It is late in the evening, but Dela Gbedevi cannot sleep. It has been a long day filled with dozens of children who needed her attention — a hug, a kind word, a listening ear. But one child weighs heavily on Dela’s mind. As she lies in the dark she can’t help but wonder, Is Alex okay?
As the project director at the Kove Child Development Center, Dela is responsible for more than 200 children every week. Children who live in extreme poverty — who suffer from malaria, whose parents are unemployed. And for some children, poverty doesn’t seem to want to let go. For them, the obstacles of poverty seem insurmountable. And for those children, Dela stays awake at night.
When Dela met Alex for the first time, she says his hair was gray and his belly was distended — both sure signs of malnutrition. At 4 years old, he barely looked 2. Alex’s mother, Adjovi, was a student when she met his father, but he refused to support her or his child. Faustin, Adjovi’s own father, took her in and paid her hospital bills when she had Alex.
Eight people were crowded into Faustin’s home. None of his five children had jobs, and Faustin and his wife could not keep up with the constant need.
“Life was really hard for us, especially when I lost my job,” Faustin says. “Our daily food is cassava flour. I do not know breakfast anymore. It is rare that we even eat rice.”
Dela had watched the struggles of Faustin and his family, and she and her husband had even helped with school fees for the children on occasion. So when the Kove Child Development Center finally opened in their community, Dela immediately contacted Adjovi and encouraged her to register Alex.
Alex’s most pressing need was food, as the meal he received at the center was often his only balanced meal. The center was able to offer lunch each, and after school he also came for dinner — a meal that he often put in his bag to take home and share with his family.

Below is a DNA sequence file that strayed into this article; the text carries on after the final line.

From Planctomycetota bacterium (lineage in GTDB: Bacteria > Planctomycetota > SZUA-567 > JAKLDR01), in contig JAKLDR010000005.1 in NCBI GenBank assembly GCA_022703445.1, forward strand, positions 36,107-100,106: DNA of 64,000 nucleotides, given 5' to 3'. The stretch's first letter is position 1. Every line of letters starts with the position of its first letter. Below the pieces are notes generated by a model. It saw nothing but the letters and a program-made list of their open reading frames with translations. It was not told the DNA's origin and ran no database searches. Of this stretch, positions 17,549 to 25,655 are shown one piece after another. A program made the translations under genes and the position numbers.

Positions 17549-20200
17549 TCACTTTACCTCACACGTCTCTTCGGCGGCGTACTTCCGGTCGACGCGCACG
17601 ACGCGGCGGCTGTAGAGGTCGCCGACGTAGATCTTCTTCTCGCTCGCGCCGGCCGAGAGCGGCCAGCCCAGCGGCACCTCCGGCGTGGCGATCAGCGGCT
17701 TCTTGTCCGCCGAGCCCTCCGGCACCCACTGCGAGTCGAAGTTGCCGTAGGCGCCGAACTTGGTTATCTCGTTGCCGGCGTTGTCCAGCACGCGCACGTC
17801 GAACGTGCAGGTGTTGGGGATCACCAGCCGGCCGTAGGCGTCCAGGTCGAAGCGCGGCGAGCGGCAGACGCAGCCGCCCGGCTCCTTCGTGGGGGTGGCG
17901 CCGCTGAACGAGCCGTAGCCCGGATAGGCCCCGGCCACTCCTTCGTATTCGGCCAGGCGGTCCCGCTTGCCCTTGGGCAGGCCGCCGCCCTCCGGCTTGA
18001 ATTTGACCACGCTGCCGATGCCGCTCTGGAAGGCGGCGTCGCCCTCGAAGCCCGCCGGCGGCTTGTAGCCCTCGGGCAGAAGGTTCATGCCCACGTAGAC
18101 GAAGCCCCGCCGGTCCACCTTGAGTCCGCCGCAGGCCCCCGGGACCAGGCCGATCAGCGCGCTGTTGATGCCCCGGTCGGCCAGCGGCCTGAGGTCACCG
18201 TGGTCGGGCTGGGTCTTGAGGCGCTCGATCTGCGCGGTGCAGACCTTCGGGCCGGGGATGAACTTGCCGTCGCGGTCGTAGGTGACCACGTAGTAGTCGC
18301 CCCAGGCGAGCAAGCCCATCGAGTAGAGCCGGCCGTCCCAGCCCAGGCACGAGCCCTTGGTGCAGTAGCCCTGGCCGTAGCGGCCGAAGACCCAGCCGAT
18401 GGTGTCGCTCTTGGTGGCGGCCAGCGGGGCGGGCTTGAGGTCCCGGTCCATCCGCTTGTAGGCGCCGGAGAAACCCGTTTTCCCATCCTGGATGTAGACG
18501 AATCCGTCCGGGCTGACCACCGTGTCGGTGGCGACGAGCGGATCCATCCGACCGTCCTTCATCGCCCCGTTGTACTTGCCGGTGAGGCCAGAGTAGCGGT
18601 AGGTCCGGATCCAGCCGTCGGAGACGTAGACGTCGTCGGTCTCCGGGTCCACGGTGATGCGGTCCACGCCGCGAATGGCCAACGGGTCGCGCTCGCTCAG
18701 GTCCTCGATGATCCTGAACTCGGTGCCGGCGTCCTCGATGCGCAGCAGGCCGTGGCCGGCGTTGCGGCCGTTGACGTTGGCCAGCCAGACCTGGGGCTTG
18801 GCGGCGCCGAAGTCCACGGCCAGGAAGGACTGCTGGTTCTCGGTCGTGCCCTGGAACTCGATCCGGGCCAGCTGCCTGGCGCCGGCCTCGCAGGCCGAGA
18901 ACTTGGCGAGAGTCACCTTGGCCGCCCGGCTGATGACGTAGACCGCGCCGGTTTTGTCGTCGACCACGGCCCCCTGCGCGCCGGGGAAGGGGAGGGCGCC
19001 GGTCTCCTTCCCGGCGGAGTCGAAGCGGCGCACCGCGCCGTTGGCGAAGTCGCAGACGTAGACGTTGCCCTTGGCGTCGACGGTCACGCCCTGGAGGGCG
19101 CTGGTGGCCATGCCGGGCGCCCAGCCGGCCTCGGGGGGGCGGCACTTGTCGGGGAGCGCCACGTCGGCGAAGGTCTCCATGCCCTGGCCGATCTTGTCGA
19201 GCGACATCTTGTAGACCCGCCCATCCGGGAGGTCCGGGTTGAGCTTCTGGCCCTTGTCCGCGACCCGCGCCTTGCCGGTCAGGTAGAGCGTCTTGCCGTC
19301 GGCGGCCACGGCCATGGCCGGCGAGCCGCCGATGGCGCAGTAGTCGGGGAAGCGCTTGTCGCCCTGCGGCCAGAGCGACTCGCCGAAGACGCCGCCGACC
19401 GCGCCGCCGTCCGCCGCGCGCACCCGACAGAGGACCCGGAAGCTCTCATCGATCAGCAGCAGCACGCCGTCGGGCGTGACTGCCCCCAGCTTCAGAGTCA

Dela says the center has also reached out to Adjovi, partnering with her in the overwhelming task of being a young, single mother.
“[Adjovi] told me that she sometimes thinks of fleeing and leaving these children in the streets, because she is overwhelmed by the situation,” says Dela. “I often spend long hours talking to her. I think my advice was heard, and that is why she is still with her children. Once, Faustin even wanted to throw Adjovi and her children out of his house. I intervened and, glory be to God, Faustin could not do it.”
Alex’s health improves daily, and he is an active participant at the center, playing with his friends and learning Bible stories. His school fees are covered, and Alex is now in the first grade. Even as he waits or his first sponsor, he is experiencing the love of Christ through people like Dela. But Dela says she longs for the day when Alex gets his first sponsor letter and realizes that someone across the world loves him.
Alex’s entire family, in fact, waits for the day he has a sponsor. His grandfather prays for that unknown person who will one day join their family. “May God bless that person,” he says, “and grant them good health.”